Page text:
Transport Canada has proposed extensive revisions to the Canadian Arctic Shipping Pollution Prevention Regulations (ASPPR 1989). In part, these changes make use of actual ice conditions, and define the conditions in which vessels can navigate in ice-covered waters. The system is based on the quantity of hazardous ice. Transport Canada approached the Canadian Hydraulics Centre of the National Research Council to assist them in developing a scientific basis for the Ice Regime System, which is at present based on operational experience. A seven-step approach was developed to do this. A major part of this process was the development of a comprehensive database that would relate ship damage to ice conditions and environmental factors. This paper describes the development, design and format of the database. It also includes a few examples of the types of queries that can be performed with the information in the database.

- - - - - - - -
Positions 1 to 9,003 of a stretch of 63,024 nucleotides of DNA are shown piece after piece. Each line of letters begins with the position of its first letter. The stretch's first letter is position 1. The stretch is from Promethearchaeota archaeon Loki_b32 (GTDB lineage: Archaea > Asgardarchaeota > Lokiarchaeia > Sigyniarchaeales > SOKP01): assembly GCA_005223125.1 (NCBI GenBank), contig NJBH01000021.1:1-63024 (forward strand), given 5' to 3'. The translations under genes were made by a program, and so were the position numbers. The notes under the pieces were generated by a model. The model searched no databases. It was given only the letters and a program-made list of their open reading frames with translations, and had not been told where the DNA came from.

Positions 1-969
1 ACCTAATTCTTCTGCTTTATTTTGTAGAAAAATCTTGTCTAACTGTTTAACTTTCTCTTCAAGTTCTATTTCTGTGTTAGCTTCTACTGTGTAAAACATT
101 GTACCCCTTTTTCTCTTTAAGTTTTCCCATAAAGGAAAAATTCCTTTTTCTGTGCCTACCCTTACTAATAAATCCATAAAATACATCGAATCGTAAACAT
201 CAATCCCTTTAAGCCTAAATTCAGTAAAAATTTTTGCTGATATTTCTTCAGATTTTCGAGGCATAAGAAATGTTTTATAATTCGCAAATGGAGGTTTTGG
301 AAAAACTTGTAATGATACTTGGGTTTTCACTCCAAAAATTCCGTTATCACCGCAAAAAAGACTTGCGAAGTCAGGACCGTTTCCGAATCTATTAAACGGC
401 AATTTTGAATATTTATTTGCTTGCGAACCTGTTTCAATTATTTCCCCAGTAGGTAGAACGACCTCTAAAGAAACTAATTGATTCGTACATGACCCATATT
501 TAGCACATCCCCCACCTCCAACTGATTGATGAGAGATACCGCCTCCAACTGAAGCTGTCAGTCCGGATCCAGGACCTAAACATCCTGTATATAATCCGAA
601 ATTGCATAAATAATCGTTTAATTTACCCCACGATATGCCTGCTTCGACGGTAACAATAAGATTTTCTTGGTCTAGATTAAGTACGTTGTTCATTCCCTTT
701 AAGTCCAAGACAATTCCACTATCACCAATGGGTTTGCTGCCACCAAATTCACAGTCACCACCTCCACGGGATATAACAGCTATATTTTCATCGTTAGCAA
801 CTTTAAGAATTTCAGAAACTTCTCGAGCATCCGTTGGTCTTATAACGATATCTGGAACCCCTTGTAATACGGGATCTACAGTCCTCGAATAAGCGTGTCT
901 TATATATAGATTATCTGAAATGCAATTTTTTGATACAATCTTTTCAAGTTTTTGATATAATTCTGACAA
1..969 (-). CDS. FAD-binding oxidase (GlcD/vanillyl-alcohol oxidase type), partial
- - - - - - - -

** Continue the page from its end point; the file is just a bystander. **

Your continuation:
Navigation in Canadian waters north of60ºN latitude is regulated by Shipping Safety Control Zones. At the present time, a "Zone/Date" matrix gives entry and exit dates for various ship types and classes. It is a rigid system with little room for exceptions. Transport Canada, in consultation with stakeholders, has proposed extensive revisions to the Canadian Arctic Shipping Pollution Prevention Regulations (ASPPR 1989; TC-RIAS 1996; AIRSS 1996). The changes are designed to reduce the risk of structural damage in ships which could lead to the release of pollution into the environment, but provide the necessary flexibility to ship owners by making use of actual ice conditions, as seen by the Master. In this new system, an "Ice Regime", which is a region of generally consistent ice conditions, is defined at the time the vessel enters that specific geographic region, or it is defined in advance for planning and design purposes.